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Won the Powerball jackpot? Why Wisconsin law means you'll have to trade your name for the millions

Won the Powerball jackpot? Why Wisconsin law means you'll have to trade your name for the millions

MADISON, Wis. - Someone who bought a lottery ticket in New Berlin, Wisconsin, will be hundreds of millions of dollars richer, and once they come forward, their name will be released to the public.

"Today's been amazingly crazy,” Wisconsin Lottery Director Cindy Polzin said.

After news broke that the one winning ticket in Wednesday's $768.4 million Powerball lottery was sold in Wisconsin, it's been a celebration.

"We are having the time of our lives at the Wisconsin Lottery today, absolutely," Polzin said.

To put that kind of money into perspective, on the Brewers’ opening day, “This kind of money could buy 305 brats for every fan at Miller Park today,” Polzin said.

Polzin calls it a win for the whole state.

"The state of Wisconsin through income taxes will get $38 million that the Legislature and governor can use as they wish,” she said, adding that the Wisconsin Lottery has contributed to more than $4.3 billion in property tax credits for eligible homeowners in the state since 1988.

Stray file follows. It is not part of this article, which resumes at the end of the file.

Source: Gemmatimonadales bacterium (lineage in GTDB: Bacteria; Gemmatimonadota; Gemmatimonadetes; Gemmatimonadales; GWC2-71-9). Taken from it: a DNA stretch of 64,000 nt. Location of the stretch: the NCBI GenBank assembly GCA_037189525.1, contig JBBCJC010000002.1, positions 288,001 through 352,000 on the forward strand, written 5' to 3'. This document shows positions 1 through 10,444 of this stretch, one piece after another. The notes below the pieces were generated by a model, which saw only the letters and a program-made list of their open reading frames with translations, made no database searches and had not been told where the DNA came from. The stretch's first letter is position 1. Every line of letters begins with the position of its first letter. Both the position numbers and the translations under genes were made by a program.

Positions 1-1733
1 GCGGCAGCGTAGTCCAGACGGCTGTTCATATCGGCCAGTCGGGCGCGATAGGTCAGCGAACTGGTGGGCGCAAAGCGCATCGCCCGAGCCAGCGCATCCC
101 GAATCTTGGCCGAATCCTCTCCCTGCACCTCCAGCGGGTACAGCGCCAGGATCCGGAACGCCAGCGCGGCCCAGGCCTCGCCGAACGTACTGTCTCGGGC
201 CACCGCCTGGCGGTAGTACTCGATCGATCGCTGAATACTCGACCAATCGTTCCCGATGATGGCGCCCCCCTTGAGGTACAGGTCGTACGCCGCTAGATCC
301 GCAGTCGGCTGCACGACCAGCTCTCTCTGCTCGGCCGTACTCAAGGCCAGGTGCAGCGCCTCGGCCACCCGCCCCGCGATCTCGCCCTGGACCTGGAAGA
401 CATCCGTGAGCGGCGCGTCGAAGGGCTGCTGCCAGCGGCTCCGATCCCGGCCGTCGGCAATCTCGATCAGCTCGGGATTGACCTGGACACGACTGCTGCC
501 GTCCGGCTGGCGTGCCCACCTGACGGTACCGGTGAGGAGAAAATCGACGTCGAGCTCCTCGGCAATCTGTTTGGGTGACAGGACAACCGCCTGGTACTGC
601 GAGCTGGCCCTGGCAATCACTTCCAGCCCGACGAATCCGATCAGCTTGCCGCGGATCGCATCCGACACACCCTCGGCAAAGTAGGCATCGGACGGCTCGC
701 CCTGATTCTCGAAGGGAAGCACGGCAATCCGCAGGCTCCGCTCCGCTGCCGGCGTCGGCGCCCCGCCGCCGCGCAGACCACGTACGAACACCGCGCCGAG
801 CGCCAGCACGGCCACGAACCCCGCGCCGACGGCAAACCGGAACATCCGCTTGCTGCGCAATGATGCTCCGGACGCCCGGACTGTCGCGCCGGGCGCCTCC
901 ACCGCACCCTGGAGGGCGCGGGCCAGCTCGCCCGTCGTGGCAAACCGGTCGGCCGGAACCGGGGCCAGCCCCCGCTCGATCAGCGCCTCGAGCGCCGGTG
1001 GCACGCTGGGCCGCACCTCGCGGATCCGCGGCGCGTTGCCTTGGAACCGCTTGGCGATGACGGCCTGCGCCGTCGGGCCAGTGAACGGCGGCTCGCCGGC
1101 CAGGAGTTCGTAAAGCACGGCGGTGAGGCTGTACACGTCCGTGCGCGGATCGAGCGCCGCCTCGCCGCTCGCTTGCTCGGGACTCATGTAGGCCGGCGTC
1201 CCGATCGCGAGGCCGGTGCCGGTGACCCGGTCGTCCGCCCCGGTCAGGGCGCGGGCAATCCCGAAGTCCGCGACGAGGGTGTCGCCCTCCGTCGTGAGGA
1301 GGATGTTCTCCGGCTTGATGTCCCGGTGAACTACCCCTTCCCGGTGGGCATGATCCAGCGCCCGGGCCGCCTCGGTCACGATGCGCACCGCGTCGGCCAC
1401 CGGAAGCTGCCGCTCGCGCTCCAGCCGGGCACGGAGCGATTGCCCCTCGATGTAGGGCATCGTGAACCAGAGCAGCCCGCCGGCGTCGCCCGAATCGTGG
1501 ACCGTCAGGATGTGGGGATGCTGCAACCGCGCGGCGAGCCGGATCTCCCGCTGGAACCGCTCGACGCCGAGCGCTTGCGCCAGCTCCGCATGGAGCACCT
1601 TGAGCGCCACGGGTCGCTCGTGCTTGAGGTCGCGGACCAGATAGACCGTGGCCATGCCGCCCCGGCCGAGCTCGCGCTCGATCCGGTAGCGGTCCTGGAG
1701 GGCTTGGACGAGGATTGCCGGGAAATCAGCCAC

Polzin was in Phoenix with other lottery directors from around the country when she heard the winning ticket came from a Speedway in New Berlin.

"I was razzing other lottery directors, saying, 'Well, I won't be here on Thursday. I'll be on a red-eye home.' Sure enough, I was on a red-eye home,” she said. “So I don't know, intuition, maybe, but maybe just luck."

Luck is exactly what it takes when the odds of winning the jackpot are 1 in 292,201,338.

"It's so rare that something like this happens," Polzin said.

And then there's the law, requiring the winner's name be published.

“People like that. Some people like sharing their name,” said Cary Heyer, public records custodian at Madison College. "Some people are really adverse to that because there's a tendency for people to like them a lot all of a sudden."

Heyer said in Wisconsin, the winner's identity must be released out of general public interest.

“People start asking other questions like, ‘Is it really going to an individual who won it legitimately or is the money being pushed around somewhere else?’” he said. "Here we know because of open records laws that are transparent, that the money is going for exactly the purpose it was intended for."

“It’s very important for the media, Legislature and players to know that where the money is going is not into my pocket, but it is being paid appropriately,” Polzin said.

Having your name known for hundreds of millions of dollars is perhaps a small trade-off.

"Most people are willing to accept that risk knowing they'll be taken care of for the rest of their life,” Heyer said.

Delaware, Kansas, Maryland, North Dakota, Ohio and South Carolina are the six states in the country that do allow winners to remain anonymous.

The big winner in Wisconsin has 180 days to come forward.
 

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